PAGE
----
As we were heading back to Footprint on the dinghy, we made a slight detour to a British boat anchored nearby where we met Steve and Marion. We invited them over and spent most if the rest of the evening swapping sea and cruising stories and advice. As we were all in Footprint’s cockpit having a good time, The Dutch showed up and anchored as close to us as they had in Kimolos – those Dutch – the nudists. The thing about Anchorage TV for cruisers is that you don’t always get to pick your channel.

The next morning, we were a bit more motivated. We were up early (for cruisers). We immediately made our way to the big local attraction: a fort and tower built in stages by every occupying power in Methoni, mostly Venetians and Ottoman Turks. Admission was free, which I like. The large site of the old walled city was in a pretty advanced state of decay but there were pockets of workmen restoring a little corner here and there. The tower, which serves as the most conspicuous landmark for arriving mariners, was in the best state of preservation.

By then, the wind was picking up in the harbor. It was coming from the only direction from which the harbor offered no protection. Every time we got a view of Footprint, we were checking for signs of dragging. She held fast, but the chop in the harbor was getting up to two feet or so. Methoni is home to a Carrefour supermarket, so it immediately became one of our priorities to stock up on hard to find stuff. After the fort tour, my job became to return to Footprint in the dinghy to retrieve backpacks in which to carry home the groceries. While I did that, Maryanne went to the post office to buy stamps. Even though it was the middle of a weekday, the place was locked up. The place had been locked from inside – the keys were still dangling from the lock. She had to knock until someone heard her, then they let her in as if that was just the normal procedure – very odd. There was no way to launch the dinghy in the surf without getting totally drenched in spray. By the time I was back at the beach to rendezvous with Maryanne. I was a walking wet t-shirt contest. We bought so much stuff that the only way to make progress against the wind in the dinghy was to lighten the load. Without hesitation, Maryanne helped me into the water and then swam to the boat so I would have a chance against the wind.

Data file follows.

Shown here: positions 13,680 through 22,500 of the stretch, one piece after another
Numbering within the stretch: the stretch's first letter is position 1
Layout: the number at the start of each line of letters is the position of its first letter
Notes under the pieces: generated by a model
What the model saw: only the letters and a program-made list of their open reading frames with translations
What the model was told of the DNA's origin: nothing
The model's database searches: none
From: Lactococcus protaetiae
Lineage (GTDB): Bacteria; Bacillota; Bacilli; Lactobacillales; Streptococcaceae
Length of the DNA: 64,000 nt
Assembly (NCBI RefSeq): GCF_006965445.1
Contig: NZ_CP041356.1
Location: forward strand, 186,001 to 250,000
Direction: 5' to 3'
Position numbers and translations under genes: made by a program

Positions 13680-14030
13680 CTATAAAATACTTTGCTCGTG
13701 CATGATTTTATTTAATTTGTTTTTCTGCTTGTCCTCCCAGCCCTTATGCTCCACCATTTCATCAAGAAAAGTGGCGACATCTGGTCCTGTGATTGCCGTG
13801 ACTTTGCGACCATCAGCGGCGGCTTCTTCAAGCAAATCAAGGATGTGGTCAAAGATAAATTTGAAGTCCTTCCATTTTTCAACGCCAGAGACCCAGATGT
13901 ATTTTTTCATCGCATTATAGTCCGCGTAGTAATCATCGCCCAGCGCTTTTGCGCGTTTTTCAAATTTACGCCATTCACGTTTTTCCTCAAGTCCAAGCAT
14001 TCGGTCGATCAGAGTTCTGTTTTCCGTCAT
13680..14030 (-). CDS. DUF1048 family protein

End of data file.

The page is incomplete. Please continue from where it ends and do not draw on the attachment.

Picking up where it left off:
The harbour before and during the rain

I readied the dinghy by putting it in lifeboat mode while Maryanne stowed the groceries. No sooner had I finished than the sky opened up. It rained hard. Lightning could be seen all over striking the hills and thunder was nearly constant. It was the first rain we had since Galaxidi 47 days ago, which was just a drizzle at night. It was the fist time we had even seen clouds since then. Once the rain passed, the wind shifted so that it was coming off of the beach. The seas flattened again. Within fifteen minutes of the rain stopping, we were floating on the surface of a harbor of mercury. The air is cooler and drier. It should be easier to sleep tonight, ready for an early departure tomorrow.